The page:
Length not about number of pages
I followed "Pillars of the Earth"'s nearly one thousand pages with the much shorter "Cutting for Stone" by Abraham Verghese (534p).
But as any reader will tell you when you're immersed in a story, the pages fly by.
Some of the longest books I've read had fewer than 200 pages. What they didn't have was my interest.
From the dramatic opening sequence of a nun giving birth to twins at an Ethiopian mission hospital through the twins' quest and national struggles, Verghese certainly had that.
I was most drawn to the personal, not the political, elements of the story.
Marion and Shiva spend their formative years as the nation around them changes but the upheavals and uprisings only interested me as they affected these two and their family, not from a more global perspective.
As Marion says ...
"When she walked away I felt the weight of what she left unsaid. I wanted to call after her, Ma! You have it all wrong. But just as she kept her thoughts to herself, I was learning to do the same. This was what growing up was about: hide the corpse, don't bare your heart, do make assumptions about the motives of others. They're certainly doing all these things to you."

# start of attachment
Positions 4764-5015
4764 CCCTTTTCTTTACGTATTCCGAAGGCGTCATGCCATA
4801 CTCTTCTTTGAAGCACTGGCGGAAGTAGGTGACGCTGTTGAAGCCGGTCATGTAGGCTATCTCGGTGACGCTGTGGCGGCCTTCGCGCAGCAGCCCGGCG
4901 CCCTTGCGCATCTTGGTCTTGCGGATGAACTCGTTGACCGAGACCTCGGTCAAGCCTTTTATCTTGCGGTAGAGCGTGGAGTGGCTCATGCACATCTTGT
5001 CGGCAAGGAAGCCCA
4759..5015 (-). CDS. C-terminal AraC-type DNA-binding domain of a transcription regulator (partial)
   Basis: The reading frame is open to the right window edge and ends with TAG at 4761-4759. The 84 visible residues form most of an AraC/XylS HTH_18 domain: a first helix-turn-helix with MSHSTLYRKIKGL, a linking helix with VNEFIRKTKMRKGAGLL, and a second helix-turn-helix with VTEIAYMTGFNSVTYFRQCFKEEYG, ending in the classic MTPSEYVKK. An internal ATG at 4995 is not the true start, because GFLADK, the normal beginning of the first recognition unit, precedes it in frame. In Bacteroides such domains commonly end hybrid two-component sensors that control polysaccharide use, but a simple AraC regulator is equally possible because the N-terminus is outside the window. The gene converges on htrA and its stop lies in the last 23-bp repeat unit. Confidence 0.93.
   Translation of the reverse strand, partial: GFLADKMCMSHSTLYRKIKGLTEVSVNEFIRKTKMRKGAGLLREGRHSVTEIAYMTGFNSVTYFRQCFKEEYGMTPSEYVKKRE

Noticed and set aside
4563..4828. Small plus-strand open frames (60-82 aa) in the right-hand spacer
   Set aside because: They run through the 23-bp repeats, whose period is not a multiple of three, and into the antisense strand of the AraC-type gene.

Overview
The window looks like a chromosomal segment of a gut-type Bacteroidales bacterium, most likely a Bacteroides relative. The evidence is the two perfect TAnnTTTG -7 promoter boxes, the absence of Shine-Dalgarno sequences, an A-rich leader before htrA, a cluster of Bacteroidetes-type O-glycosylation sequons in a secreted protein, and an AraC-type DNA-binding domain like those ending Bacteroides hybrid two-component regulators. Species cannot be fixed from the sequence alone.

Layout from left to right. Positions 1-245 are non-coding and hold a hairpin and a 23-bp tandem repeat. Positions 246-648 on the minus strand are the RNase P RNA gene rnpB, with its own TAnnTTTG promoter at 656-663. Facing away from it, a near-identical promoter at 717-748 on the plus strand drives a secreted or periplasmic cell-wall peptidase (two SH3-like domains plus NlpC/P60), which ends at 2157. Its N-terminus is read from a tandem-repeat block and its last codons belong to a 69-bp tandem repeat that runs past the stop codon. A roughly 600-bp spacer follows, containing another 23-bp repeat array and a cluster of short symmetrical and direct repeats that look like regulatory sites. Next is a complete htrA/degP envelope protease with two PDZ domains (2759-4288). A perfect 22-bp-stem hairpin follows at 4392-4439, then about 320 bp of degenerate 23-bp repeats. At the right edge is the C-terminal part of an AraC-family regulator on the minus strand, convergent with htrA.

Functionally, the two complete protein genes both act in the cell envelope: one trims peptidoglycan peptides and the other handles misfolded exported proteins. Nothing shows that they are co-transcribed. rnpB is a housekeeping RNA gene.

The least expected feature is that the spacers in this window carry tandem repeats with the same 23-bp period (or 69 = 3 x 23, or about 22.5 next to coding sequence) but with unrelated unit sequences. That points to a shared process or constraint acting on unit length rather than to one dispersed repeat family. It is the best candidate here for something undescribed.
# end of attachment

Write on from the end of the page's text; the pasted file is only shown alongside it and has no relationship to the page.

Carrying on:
Perhaps not the most joyous assessment of growing up, but true nonetheless. What a turn of phrase. Who hasn't felt that weight of the unsaid?
Before I knew it most of the book had flown by. Yet I found my interest waning in the last section of the novel. And I'm not sure why. Did anyone else have a similar experience?
Is your book club tackling Stone as News-Herald writer Janet Podolak's is? This reading group guide may be helpful.
Read the first chapter here.
Verghese discusses the inspiration for Stone.